Yesterday, Tuesday November 5, The Department of Financial Services (DFS) made an important announcement regarding early renewal in the small group market. If you have elected to renew health insurance coverage in 2013 that would not renew in 2014 to avoid the requirements of the Affordable Care Act you will be in violation of the law. We want to bring this important news to your attention as we, SWIM Inc., are operating in accordance with the DFS directive.
In addition, we are aware of brokers in the marketplace that are actively promoting the actions the DFS has indicated are a violation. Our job to you, our clients, is to ensure you are in compliance. And so we stand by our motto: “Integrity is what we do, what we say, and what we say we do.”
Announcement from DFS:
The Department of Financial Services is concerned that certain small employer groups may have elected to renew health insurance coverage in 2013 that would otherwise not renew until 2014 in order to avoid the requirements of the Affordable Care Act (ACA) that take effect on January 1, 2014. Health insurance producers are hereby reminded that in accordance with the New York State Insurance Law Sections 3221(s) and 4303(nn), insurers and insurance producers are not permitted to renew a small group policy which provides hospital, surgical or medical expense coverage that renews on or after January 1, 2014, but before July 1, 2014, prior to the policy’s annual renewal date for the sole purpose of evading the requirements of the ACA and regulations promulgated thereunder. Health insurance producers that steer small employer groups toward early renewal of coverage for the sole purpose of avoiding the requirements of the ACA may be in violation of the Insurance Law. Likewise, insurers who early renew coverage for small groups for the sole purpose of avoiding the requirements of the ACA may also be in violation of the Insurance Law. An isolated, inadvertent renewal date change that was not made for the sole purpose of evading the requirements of the ACA shall not be deemed a violation.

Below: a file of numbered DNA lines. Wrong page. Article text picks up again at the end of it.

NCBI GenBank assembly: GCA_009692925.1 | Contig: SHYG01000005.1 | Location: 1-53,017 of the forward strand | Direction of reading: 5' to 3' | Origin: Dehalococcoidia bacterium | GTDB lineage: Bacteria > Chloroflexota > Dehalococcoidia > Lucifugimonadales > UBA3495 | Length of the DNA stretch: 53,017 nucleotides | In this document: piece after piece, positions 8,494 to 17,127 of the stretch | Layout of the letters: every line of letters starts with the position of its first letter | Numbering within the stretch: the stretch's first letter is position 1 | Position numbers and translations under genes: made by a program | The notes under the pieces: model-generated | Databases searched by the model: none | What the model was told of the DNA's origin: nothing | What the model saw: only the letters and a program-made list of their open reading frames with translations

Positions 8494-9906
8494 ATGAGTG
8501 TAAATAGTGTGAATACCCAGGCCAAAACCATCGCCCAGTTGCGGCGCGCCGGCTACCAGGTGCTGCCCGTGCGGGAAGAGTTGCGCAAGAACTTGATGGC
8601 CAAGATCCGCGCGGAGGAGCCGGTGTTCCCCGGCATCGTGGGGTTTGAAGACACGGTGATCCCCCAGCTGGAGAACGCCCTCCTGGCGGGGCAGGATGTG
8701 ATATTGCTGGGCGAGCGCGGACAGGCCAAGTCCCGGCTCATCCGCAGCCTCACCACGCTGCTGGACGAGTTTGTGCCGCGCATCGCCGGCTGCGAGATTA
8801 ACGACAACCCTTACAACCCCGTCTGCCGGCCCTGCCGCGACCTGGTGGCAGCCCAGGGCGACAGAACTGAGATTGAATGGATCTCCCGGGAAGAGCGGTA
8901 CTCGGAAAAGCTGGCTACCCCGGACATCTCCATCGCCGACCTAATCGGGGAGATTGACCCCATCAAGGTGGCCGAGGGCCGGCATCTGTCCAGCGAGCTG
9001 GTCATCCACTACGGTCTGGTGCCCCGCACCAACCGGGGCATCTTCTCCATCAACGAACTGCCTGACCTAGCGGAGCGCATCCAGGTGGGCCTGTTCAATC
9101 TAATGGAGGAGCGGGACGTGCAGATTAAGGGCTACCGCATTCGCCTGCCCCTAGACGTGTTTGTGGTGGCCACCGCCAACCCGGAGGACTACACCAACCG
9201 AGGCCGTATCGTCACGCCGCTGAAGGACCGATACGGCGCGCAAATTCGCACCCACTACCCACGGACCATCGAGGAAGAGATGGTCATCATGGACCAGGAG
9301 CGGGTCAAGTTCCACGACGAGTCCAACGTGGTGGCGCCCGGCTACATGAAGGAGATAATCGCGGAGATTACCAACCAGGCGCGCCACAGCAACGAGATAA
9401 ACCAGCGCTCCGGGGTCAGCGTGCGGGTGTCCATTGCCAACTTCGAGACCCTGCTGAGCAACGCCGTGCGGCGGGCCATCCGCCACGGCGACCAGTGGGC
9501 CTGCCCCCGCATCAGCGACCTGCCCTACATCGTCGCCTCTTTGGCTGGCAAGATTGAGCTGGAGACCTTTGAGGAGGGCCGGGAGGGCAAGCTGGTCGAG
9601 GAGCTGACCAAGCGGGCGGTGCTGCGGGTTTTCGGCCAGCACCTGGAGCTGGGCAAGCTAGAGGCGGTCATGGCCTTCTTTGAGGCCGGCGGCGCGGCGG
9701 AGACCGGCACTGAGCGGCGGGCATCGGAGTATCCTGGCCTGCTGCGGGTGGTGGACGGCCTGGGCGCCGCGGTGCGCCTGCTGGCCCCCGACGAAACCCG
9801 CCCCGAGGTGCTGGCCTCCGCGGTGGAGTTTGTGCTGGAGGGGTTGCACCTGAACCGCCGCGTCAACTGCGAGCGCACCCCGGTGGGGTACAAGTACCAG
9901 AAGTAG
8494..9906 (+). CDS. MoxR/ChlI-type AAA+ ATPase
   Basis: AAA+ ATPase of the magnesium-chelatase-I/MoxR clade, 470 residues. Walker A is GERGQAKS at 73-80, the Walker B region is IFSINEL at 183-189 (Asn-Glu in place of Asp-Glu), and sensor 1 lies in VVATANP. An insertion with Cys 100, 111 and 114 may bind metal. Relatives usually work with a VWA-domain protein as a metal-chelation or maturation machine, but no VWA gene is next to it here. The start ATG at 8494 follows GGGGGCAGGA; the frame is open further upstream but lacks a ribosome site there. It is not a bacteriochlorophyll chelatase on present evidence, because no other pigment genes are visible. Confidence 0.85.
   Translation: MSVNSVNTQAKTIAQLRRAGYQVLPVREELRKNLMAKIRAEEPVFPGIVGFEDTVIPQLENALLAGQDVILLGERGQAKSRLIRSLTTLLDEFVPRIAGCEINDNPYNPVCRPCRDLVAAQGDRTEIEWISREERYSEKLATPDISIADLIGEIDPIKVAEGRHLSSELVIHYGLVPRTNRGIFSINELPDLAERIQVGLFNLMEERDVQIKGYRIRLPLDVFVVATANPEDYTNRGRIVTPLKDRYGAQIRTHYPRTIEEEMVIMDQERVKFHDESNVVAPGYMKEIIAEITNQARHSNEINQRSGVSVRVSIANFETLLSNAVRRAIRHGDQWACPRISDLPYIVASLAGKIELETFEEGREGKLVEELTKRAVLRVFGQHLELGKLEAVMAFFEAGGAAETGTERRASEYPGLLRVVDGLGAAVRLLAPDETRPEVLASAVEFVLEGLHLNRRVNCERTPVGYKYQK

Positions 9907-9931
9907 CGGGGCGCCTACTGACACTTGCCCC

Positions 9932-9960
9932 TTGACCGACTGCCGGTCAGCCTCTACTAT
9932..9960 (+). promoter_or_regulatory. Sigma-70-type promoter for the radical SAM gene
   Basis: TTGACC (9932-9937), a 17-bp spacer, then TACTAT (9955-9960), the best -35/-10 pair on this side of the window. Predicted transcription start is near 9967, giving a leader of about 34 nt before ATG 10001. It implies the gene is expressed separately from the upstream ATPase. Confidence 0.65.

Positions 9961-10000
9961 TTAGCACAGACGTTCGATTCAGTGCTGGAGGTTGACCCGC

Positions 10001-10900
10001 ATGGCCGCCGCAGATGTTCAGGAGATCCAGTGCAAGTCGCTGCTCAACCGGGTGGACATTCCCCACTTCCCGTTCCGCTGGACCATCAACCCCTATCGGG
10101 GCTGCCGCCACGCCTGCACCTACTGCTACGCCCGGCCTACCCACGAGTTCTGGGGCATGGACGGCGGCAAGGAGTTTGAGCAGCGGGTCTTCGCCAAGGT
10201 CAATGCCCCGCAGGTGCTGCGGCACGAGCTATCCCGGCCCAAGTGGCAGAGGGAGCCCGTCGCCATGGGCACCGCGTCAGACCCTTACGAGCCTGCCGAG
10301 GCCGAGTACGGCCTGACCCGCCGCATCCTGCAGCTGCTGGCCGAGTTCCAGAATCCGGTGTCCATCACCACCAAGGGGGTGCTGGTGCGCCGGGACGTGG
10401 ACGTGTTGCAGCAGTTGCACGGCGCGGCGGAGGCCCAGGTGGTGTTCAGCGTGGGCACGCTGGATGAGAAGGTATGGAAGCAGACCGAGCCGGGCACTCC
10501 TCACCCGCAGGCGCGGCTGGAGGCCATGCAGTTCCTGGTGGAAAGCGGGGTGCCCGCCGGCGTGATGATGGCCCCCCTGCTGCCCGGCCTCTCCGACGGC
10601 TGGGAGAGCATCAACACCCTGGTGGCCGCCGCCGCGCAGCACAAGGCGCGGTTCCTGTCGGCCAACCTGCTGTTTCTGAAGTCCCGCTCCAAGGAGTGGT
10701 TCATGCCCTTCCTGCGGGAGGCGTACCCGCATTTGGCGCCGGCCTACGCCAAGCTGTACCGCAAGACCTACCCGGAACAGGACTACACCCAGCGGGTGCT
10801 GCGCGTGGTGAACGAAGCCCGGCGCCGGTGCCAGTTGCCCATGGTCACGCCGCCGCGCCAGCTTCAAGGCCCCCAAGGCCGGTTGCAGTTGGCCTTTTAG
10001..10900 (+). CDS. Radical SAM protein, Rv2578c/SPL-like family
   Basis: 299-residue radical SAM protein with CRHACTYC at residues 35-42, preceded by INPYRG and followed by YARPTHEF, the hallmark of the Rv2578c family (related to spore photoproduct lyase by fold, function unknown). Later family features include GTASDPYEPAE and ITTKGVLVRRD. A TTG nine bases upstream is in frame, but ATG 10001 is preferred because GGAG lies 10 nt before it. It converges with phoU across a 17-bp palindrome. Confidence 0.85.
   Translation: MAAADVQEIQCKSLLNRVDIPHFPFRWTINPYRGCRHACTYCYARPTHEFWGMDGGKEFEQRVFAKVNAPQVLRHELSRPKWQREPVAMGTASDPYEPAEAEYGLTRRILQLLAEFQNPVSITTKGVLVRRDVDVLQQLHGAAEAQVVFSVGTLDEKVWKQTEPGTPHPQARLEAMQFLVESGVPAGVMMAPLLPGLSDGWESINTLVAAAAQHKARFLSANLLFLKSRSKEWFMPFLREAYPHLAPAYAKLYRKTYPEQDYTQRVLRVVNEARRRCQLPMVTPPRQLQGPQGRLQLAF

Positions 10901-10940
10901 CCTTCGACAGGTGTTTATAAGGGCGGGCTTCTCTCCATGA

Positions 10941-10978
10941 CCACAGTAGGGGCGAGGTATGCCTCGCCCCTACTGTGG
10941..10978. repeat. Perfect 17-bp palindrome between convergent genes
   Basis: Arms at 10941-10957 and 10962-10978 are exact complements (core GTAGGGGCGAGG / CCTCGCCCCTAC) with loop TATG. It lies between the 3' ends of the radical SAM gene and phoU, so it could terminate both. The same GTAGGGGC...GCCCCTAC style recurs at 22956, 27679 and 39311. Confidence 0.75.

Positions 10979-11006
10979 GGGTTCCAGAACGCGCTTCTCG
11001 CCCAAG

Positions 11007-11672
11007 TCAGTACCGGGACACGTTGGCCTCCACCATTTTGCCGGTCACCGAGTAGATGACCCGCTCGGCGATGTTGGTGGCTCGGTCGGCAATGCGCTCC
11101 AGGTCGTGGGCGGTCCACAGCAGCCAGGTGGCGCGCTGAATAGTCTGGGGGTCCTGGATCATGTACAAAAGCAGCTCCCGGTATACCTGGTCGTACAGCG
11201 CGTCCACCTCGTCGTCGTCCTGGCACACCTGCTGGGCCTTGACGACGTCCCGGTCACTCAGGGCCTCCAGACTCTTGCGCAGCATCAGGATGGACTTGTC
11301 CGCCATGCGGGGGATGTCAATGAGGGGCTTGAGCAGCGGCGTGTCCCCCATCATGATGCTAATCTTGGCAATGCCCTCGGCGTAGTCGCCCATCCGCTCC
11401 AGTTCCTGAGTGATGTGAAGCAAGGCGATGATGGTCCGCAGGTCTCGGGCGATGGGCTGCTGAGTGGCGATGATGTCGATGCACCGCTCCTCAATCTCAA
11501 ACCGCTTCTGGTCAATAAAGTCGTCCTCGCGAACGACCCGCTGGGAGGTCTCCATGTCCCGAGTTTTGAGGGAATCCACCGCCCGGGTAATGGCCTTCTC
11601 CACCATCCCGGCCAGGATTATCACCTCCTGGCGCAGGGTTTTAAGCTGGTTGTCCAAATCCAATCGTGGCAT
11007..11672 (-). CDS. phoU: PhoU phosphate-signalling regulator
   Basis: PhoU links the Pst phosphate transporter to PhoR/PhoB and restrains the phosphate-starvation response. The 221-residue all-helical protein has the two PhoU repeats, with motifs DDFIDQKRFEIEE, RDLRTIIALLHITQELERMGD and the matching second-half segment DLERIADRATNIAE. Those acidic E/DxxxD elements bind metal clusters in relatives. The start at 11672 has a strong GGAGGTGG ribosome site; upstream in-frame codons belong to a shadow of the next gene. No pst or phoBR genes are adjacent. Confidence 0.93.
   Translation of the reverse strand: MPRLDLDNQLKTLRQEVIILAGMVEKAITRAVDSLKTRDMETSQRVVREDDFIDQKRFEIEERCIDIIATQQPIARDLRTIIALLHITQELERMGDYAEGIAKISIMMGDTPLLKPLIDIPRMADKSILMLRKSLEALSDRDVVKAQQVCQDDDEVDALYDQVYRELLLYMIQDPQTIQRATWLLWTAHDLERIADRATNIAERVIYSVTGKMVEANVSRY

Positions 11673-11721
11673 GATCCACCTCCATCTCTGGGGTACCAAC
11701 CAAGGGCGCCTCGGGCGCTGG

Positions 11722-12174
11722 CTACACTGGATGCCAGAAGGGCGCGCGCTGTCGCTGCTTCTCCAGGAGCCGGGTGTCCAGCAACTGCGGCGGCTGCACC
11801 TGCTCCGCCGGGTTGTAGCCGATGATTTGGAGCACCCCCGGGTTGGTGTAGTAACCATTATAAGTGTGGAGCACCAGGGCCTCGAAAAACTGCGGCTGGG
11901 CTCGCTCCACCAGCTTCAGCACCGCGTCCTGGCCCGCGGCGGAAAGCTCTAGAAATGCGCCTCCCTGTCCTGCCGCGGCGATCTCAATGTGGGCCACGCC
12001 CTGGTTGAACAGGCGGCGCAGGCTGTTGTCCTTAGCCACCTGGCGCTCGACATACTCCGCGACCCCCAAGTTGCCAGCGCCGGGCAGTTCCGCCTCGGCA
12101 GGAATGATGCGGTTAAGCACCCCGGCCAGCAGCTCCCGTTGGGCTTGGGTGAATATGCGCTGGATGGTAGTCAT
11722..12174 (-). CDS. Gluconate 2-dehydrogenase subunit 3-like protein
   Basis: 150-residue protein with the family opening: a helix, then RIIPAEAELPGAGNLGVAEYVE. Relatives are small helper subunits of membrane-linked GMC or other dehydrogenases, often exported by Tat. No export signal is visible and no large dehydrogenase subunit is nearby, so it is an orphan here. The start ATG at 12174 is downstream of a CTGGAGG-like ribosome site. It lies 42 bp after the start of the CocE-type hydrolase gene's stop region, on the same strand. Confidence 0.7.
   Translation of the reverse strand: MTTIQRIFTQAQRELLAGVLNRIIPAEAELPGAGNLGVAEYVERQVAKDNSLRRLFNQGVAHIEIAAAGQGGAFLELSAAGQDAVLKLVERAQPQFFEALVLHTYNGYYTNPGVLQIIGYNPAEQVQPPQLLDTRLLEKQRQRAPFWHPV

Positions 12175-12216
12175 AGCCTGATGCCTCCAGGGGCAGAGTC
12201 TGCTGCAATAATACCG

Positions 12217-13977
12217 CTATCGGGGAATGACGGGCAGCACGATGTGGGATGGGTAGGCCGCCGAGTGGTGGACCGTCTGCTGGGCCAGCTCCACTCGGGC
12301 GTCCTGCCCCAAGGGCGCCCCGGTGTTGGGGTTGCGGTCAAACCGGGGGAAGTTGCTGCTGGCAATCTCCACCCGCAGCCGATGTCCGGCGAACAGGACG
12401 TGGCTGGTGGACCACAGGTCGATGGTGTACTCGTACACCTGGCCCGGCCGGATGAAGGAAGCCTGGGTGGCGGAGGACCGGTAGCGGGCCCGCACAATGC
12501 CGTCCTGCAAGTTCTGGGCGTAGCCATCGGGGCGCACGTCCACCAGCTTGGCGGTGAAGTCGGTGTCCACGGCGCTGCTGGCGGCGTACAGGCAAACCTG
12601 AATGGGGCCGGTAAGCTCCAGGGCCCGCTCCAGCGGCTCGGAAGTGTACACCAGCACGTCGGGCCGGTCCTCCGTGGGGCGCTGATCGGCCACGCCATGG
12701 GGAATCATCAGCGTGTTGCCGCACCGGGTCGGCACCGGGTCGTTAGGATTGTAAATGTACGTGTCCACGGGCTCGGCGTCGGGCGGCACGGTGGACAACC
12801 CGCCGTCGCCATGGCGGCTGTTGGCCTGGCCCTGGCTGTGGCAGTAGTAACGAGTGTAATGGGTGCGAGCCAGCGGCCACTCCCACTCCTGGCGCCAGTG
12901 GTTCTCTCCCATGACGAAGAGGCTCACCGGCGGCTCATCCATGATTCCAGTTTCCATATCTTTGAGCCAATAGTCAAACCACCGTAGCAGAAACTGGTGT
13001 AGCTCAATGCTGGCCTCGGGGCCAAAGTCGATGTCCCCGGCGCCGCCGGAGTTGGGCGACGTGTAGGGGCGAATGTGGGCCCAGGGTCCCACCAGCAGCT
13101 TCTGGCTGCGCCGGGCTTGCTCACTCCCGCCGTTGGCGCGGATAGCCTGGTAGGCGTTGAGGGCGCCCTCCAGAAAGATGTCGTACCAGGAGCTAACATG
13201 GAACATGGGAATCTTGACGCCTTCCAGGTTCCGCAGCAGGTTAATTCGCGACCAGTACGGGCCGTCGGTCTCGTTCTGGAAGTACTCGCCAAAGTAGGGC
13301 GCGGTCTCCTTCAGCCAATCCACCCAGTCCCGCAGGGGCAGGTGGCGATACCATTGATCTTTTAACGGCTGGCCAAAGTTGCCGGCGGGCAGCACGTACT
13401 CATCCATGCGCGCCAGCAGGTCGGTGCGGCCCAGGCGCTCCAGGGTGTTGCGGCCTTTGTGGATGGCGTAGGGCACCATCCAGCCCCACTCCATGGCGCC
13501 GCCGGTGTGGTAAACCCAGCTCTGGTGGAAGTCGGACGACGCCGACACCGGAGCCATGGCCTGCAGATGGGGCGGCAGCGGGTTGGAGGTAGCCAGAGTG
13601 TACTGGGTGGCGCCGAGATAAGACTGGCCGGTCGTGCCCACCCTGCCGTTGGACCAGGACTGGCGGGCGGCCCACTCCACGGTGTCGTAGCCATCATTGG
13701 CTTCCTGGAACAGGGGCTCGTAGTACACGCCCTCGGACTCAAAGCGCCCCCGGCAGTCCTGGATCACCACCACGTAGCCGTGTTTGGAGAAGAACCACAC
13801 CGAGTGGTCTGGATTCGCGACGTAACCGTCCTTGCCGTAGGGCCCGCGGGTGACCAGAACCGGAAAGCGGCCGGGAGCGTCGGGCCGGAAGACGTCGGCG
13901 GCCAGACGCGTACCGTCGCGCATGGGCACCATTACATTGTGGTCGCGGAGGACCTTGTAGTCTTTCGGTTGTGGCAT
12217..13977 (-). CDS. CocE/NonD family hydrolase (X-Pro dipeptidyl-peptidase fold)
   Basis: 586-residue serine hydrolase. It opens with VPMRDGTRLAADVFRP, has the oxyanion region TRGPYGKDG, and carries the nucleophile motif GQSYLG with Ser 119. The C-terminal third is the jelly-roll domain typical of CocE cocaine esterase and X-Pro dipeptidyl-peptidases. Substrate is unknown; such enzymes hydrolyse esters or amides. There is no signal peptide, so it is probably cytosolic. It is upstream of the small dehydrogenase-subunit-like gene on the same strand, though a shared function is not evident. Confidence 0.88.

Jeffrey R. Ungvary